Forever Great: 3 Athletes Who Retired On Top Of Their Game

SAN ANTONIO, TX - JUNE 15: David Robinson #50 of the San Antonio Spurs holds the Championship trophy after defeating the New Jersey Nets in game six of the 2003 NBA Finals on June 15, 2003 at the SBC Center in San Antonio, Texas. The Spurs won 88-77 and defeated the Nets to win the NBA Championship. NOTE TO USER: User expressly acknowledges and agrees that, by downloading and/or using this Photograph, User is consenting to the terms and conditions of the Getty Images License Agreement. (Photo by Ezra Shaw/Getty Images)

Knowing when to hang up the boots and bowing out of a sport is one of the toughest things to do for an athlete. Especially when the athlete has been chasing the elusive ‘ultimate prize’ in their sport (Super Bowl, NBA Championship, FIFA World Cup etc.). In a desperate attempt to win a championship, some athletes try to stretch their career out longer than they should while there are some athletes who manage to take a gracious bow from their sport, at the top of their game, with a championship to culminate a glorious career. Today we will take a look at three athletes who went out on top, and when they retired, people asked “Why is he retiring?” instead of “Why isn’t he retiring?”.

#1. Jerome ‘Bus’ Bettis (National Football League)

The stars had aligned perfectly for the Bus in his final NFL season. The Pittsburgh Steelers and Bettis took advantage of the Indianapolis Colts having an inexplicably poor performance during the Colts’ home divisional playoff game, the Super Bowl being played in Bettis’ hometown of Detroit and a trick play which sealed the deal. What’s even more fitting that the 5’11, 255 lbs Bettis, who would be considered ‘extra large’ for a running back, retired after winning Super Bowl XL. After rushing for over 13000 yards and scoring 91 touchdowns, Bettis climbed to the top of the world by winning a Super Bowl and put a stamp on an amazing career. On the podium in Detroit, Bettis announced his retirement: “I played this game for a championship, I am a champion, and I think the Bus’ last stop is here in Detroit.” Bettis was enshrined in the Pro Football Hall of Fame in 2015.

#2. Michael Strahan (National Football League)

What most people forget about Strahan’s last year is that prior to that season, he wasn’t really interested in playing anymore. Tiki Barber had already retired and the abilities of quarterback Eli Manning were heavily questioned. Strahan skipped training camp and only joined the team for Week 1 of the season. He then led a devastating pass rush which destroyed opposing quarterbacks. Still, the season was looking rough and the locker room was (allegedly) divided. The fifteen year veteran then approached coach Tom Coughlin and urged him to change his approach towards the team. The New York Giants eventually got their season together, culminating in one of the greatest upsets in sports history where they defeated the 18-0 New England Patriots in Super Bowl XLII. Strahan retired with 141.5 career sacks and was enshrined into the Pro Football Hall of Fame in 2015. He is also an accomplished talk show host on American television.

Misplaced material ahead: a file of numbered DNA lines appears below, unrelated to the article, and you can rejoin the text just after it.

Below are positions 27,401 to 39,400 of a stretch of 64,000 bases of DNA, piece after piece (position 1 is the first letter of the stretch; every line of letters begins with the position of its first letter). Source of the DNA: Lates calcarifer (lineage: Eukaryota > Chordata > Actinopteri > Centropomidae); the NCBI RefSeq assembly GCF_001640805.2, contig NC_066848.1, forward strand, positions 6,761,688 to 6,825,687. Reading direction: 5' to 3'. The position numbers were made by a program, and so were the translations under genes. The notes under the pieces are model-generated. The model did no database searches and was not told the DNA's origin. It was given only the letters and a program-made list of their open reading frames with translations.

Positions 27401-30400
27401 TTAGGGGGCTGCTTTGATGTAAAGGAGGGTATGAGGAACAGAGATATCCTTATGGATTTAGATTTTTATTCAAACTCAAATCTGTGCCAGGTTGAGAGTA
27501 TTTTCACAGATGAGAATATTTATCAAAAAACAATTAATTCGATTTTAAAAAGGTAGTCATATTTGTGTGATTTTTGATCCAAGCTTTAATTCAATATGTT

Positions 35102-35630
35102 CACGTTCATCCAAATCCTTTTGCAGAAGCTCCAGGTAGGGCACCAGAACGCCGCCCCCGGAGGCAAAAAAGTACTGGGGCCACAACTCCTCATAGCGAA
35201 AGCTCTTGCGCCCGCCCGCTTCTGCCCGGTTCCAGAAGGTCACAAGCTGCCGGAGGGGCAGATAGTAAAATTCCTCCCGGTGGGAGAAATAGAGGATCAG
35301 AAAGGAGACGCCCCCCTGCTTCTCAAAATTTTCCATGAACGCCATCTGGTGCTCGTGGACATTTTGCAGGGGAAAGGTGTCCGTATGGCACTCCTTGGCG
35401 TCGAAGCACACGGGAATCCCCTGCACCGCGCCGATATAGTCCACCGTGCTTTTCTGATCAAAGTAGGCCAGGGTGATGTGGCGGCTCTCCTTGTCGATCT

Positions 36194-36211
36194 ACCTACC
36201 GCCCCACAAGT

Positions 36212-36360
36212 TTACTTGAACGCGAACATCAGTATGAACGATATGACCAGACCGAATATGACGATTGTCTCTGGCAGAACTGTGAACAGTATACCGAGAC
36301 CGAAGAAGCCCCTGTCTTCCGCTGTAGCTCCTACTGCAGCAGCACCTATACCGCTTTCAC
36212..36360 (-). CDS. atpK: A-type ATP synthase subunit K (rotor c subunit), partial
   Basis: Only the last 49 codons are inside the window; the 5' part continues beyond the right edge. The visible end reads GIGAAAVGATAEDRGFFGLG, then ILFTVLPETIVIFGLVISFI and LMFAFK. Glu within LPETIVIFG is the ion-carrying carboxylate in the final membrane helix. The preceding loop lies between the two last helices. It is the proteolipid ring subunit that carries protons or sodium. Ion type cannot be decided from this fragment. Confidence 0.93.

#3. David Robinson (National Basketball Association)

Prior to his final season, there wasn’t much that the ‘Admiral’ David Robinson hadn’t accomplished in his career. A graduate of the Naval Academy who got out of service because he was too tall, had already won an NBA Championship and was a member of the original ‘Dream Team’ which dominated basketball at the 1992 Barcelona Olympics (the Dream Team was the first ever USA Basketball team which was mainly comprised of NBA players as they weren’t allowed to compete in the Olympics before that. It has been considered a major force in globalizing basketball).
In the 2002-2003 season, it was becoming clear that Robinson’s abilities had declined greatly with his age. His minutes and points per game had declined to their lowest ever. Thankfully, he had another Hall of Famer with him in the front court, Tim Duncan. Together, the Twin Towers and the San Antonio Spurs went on to defeat the New Jersey Nets in six games during the 2003 NBA Finals. This victory wasn’t just the team and Robinson’s second NBA Championship, it was also a great send off into the sunset for the Admiral as he announced his retirement from basketball after the chamionship. During his career, the 7 foot 1 inch tall Robinson, won a Most Valuable Player award, won two NBA Championships, won an olympic gold medal, made the All Star team 10 times, scored 71 points in a game and by all standards, was as humble and gracious as a naval academy graduate and millitary raised person can be expected to be. He was enshrined in the Naismith Memorial Basketball Hall of Fame in an illustrious class with Michael Jordan, John Stockton and Jerry Sloan.

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